Tuesday, November 17, 2009

Yankees Win, Blah Blah Blah

Speaking of Philadelphia, weren't they just in a World Series? It's been only two weeks since the end of the baseball season, but the victory by the Yankees over the Phillies has already receded from front-of-brain consciousness.

For me, the iconic play of the postseason came in Game 4: Johnny Damon's alert steal of third base when nobody was covering the bag. That play showed verve and spirit. Other than that, not much comes to mind. Hideki Matsui hit a bunch of homers and doubles in the final game, and Mariano Rivera pitched more than one inning a few times. Andy Pettitte pitched with his usual Pete Sampras-like countenance. Derek Jeter got on base some, I'm pretty sure. Must have. A-Rod had a big game at some point, didn't he?

Ever the fair-weather fan, I tried to get excited about the Yankees win, which (unacceptably to some) was nine long years in coming. I'd grown up in Upstate New York during the losing Yankee seasons of the late 1960's and early 1970's, post-Mickey Mantle, pre-Thurman Munson and pre-Reggie Jackson. After pitching ace Mel Stottlemyre, graceful outfielder Roy White, and the late Bobby Murcer, the talent level on those teams fell off sharply. Recalling those lean years, I hold that a championship is never to be taken for granted -- even by a pinstriped franchise with a payroll large enough to fund NASA.

In that spirit, I caught some of the 2009 post-parade ceremony at City Hall. Honestly, I've never seen a more subdued, workmanlike celebration. With few exceptions, the players sauntered out when their names were called, most looking for all the world like they'd rather be somewhere else, or wanted a fee for their appearance. (In fairness, serious hangovers could have been involved.) Keys to the city were presented by Mayor Bloomberg to each Yankee player, including minor-league call-ups, as well as every last team employee down to the shoeshine kid. A few short speeches were made; a few onlookers cheered.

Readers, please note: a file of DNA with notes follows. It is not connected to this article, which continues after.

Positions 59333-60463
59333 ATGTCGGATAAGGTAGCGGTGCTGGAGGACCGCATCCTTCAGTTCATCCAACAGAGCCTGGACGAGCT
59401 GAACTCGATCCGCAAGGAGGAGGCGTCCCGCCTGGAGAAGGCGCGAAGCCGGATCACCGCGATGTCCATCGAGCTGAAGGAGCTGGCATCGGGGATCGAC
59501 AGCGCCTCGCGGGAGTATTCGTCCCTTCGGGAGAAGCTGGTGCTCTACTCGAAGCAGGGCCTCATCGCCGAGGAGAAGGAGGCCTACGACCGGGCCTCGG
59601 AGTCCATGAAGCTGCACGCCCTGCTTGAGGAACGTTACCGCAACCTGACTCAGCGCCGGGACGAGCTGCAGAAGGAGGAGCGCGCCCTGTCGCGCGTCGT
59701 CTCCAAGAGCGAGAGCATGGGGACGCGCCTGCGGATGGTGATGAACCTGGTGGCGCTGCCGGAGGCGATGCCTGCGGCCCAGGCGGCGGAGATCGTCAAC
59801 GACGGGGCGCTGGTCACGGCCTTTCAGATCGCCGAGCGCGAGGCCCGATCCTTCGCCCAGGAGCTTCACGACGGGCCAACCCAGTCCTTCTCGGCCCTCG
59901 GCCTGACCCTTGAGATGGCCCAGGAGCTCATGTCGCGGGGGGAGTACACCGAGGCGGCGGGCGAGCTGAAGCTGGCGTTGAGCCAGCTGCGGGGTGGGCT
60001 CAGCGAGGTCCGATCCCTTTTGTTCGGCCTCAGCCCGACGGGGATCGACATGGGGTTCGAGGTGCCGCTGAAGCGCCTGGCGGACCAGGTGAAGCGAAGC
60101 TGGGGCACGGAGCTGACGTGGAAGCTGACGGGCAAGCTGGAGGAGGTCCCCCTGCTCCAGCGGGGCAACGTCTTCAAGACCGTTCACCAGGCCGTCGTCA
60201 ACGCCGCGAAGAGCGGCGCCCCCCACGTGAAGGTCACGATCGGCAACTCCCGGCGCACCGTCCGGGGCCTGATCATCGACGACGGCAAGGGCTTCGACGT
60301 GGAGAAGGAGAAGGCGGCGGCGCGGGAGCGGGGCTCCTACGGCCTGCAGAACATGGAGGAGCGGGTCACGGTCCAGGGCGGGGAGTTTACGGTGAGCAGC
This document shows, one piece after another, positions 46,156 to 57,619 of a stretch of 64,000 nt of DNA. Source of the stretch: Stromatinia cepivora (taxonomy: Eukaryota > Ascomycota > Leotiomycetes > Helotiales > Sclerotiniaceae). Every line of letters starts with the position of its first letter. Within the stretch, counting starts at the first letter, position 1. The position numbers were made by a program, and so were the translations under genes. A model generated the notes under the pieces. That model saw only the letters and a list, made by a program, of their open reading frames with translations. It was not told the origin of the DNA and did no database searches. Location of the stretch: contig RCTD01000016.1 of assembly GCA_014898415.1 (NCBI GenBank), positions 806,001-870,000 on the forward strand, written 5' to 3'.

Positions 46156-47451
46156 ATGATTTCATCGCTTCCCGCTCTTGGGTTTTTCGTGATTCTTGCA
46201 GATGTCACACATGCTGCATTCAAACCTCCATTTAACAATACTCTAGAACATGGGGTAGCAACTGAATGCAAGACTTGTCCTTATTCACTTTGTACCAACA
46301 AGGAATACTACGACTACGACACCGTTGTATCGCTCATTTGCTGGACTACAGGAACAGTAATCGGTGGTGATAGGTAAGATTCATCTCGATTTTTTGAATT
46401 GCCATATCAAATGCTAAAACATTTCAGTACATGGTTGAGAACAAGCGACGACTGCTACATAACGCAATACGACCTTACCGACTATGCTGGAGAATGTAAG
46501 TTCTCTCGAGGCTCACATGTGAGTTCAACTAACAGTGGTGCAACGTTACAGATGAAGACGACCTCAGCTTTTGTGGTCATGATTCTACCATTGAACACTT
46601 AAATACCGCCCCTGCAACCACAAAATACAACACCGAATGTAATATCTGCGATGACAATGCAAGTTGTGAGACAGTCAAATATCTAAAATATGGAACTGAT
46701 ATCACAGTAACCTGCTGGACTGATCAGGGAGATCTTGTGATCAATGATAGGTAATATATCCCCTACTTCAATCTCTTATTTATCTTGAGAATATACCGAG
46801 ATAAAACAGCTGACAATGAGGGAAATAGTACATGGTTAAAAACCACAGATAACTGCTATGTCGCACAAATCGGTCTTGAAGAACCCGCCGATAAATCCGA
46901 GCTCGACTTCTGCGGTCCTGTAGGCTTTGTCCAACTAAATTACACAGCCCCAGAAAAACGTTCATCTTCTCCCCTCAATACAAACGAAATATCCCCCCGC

Most of the speakers credited Yankees owner George Steinbrenner, now in failing health, and his sons for their massive spending on star players that has driven and disrupted the economics of baseball for three decades. To finance astronomical salaries, ticket prices have risen over the years, and have now reached the level of the absurd in the new Yankee Stadium. It's no longer New York's barbers and cabdrivers who can afford to attend the games, especially in the seats closest to home plate, but bankers, lawyers and celebrity politicians. Perhaps this explains the curiously underwhelming response when the final out of Game 5 was recorded. "The-e-e Yankees win!" said the team's broadcaster. The fans cheered; the players put on special caps and t-shirts; the loudspeakers played We Are The Champions. All according to plan.

(Is noone aware that Queen's vainglorious winner's anthem was meant to be ironic?)

Excellence through expectation and execution is admirable in business and sports alike, but only in the corporate world is it enough. Sports requires passion as well as achievement to hold fan interest and build loyalty. As the Yankees report to spring training in 2010 and prepare to defend their 27th championship -- will Manager Joe Girardi change his number from 27 to 28? -- the best they can hope for if they succeed is not ecstasy but relief at meeting the annual plan.

Meanwhile, baseball enthusiasts everywhere else will hope that their team can stoke up, catch lightning, and take down the mighty Yanks. Explosive exuberance awaits the franchise and its fans whose players can, just once, overachieve wildly, steal a pennant and a championship, and reach the very pinnacle of their professional existence.

          Irrational, yes; impossible, no --
          We're in first place! Go, Brewers, Go!

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